Spring flowering: April - May

While the first plants in the garden are already finishing their flowering season, most trees and shrubs are now preparing for the annual competition for the most beautiful flowers and the richest colours.

Bearing bright- to deeply golden-yellow flowers wild Forsythia species and hybrids are overwhelming the foxholes in the Forest Botanical Garden. The original cultivar, by the way, that all modern cultural hybrids of Forsythia x intermedia are based upon was cultivated by the first master gardener of the Forest Botanical Garden in Hannoversch Münden in 1878. Around the refuge the white flowerage of Magnolia x loebneri unfolds under frost-free conditions.

The first half of April, depending on weather conditions, sets the stage for the first, paramount flowering of many wild Cherries and cultivars thereof. The garden is drowned in a sea of brilliant white, delicate or shocking pink. Succeeding the Cherries, wild and cultivated Apples start flowering in the first half of May, apparently trying to outmatch the Cherry blossom. Also the fragrant Lilac, Mock-orange, and Genista species are a highlight of their own, flowering at the same time as the Horse Chestnut.

Prunus kurilensisGenista hispanica
Cherry blossom (Prunus kurilensis; left) and Genista hispanica

Flowers of Spruces, Firs, and Larches are noticed chiefly because of the high pollen count coming along with them. Only the observant visitor will recognize the beauty of these flowers, appearing in pink and red up to dark-purple colours: not only are most flowering cones situated too far up in the crown, but also lack the flowers conspicuously sized petals.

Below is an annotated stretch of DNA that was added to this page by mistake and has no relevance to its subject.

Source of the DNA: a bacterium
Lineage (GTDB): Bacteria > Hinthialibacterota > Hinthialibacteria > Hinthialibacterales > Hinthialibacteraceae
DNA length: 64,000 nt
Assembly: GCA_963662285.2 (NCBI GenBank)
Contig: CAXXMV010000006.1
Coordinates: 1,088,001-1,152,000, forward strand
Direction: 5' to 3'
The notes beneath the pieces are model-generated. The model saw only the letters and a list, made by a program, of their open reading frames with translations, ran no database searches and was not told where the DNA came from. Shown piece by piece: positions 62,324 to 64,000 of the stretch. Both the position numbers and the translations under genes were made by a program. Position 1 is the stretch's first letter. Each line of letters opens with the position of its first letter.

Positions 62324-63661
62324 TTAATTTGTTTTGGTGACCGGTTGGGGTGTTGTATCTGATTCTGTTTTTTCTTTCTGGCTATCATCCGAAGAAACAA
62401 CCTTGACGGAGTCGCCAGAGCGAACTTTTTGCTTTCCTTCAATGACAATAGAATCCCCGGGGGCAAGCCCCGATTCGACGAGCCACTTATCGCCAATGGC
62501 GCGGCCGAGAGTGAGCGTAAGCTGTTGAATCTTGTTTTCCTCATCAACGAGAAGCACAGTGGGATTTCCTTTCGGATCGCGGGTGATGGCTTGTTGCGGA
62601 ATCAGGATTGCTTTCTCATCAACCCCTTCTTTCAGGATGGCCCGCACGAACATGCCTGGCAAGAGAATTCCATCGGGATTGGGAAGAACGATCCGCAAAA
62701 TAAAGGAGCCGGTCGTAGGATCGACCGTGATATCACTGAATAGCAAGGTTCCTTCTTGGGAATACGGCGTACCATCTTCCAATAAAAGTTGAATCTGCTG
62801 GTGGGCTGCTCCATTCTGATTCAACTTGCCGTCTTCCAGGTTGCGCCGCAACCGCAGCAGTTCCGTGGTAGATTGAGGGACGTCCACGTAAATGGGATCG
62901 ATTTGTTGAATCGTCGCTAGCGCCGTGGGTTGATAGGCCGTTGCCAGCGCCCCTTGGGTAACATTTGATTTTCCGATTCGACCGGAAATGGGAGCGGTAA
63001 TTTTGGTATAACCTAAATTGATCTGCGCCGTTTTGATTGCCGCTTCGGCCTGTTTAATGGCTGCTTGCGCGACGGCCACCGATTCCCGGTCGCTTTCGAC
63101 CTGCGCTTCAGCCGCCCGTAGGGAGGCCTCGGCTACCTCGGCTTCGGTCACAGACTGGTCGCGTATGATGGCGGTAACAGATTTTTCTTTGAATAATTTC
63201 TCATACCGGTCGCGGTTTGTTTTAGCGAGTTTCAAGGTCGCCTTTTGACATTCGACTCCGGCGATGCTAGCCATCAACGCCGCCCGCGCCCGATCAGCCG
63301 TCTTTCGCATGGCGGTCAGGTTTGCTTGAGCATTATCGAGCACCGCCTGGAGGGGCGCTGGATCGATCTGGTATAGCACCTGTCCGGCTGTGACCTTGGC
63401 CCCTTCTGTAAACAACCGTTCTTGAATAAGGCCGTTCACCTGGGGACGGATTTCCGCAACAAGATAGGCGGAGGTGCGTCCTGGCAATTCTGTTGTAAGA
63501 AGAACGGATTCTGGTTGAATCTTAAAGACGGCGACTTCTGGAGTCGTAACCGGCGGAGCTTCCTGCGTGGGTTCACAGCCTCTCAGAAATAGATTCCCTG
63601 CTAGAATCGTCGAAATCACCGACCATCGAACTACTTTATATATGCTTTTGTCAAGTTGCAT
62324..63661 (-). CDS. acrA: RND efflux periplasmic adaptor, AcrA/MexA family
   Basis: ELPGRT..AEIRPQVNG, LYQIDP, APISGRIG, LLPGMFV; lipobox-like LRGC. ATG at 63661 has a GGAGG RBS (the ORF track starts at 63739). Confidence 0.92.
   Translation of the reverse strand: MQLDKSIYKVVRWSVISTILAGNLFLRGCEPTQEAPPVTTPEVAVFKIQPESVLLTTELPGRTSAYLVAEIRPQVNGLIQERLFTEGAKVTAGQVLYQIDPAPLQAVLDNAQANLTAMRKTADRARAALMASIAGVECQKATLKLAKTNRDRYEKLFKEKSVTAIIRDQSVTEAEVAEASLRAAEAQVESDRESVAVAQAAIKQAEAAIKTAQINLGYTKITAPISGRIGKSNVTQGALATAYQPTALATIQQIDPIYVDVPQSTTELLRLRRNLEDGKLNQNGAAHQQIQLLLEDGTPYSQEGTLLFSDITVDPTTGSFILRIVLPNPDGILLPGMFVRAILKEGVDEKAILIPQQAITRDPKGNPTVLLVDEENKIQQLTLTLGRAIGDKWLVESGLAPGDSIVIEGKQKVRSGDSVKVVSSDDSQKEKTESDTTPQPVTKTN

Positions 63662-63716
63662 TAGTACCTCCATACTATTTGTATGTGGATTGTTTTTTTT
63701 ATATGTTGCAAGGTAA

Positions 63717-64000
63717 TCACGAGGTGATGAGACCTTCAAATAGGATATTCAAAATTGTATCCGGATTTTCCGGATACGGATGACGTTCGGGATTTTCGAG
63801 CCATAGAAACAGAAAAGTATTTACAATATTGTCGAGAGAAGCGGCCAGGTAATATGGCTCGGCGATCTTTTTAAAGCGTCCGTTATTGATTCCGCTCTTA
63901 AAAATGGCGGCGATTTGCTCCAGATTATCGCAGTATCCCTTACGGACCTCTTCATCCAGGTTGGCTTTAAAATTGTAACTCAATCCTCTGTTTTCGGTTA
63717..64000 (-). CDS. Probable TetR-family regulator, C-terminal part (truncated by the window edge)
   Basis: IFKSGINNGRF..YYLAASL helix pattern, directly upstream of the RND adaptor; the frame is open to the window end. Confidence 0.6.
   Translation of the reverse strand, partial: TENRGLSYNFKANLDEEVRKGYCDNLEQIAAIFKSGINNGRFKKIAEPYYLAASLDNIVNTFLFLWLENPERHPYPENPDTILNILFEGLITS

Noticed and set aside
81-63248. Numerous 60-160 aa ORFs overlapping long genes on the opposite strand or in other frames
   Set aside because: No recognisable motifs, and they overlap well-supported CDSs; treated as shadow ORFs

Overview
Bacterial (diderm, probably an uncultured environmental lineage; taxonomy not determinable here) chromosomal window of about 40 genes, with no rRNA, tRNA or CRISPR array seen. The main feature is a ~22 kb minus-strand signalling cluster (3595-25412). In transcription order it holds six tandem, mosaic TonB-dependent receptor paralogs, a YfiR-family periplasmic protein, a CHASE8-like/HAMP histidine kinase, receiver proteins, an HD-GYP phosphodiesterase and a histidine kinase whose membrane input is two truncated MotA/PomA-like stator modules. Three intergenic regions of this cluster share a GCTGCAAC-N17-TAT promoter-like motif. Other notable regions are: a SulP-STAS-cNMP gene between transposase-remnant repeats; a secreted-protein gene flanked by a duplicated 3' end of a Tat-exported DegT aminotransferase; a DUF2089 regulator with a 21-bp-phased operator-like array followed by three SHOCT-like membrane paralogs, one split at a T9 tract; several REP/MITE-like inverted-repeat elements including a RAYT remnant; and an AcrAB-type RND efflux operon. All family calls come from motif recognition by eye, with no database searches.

Wild Roses and Kolkwitzia species, the latter bearing a pink veils of fragrant flowers, mark the end of the spring-flowering season, while the very last spring-flowering plants accompany the transition from spring to summer: Smallflower Tamarisk (Tamarix parviflora), having minute, delicately pink flowers on widely projecting branches, and the Tulip Tree (Liriodendron tulipifera).

Kolkwitzia amabilisLiriodendron tulipifera
Beauty Bush (Kolkwitzia amabilis; left) and Tulip Tree (Liriodendron tulipifera)

Many trees and shrubs in the garden are accompanied by easy-care, shade-tolerant herbaceous perennials. In spring especially Lungworts such as Common Lungwort (Pulmonaria officinalis) and Red Lungwort (P. rubra), Hellebores such as Stinking Hellebore (Helleborus foetidus) and Lenten Hellebore (H. orientalis), and Epimedium rubra catch the visitor’s eye within the unobstructed fringe around trees and shrubs.

Peony lovers will find a host of wild species of this genus, both shrubs and herbaceous perennials.

continue: Summer (June - August)

back: Early-spring flowering (February - March)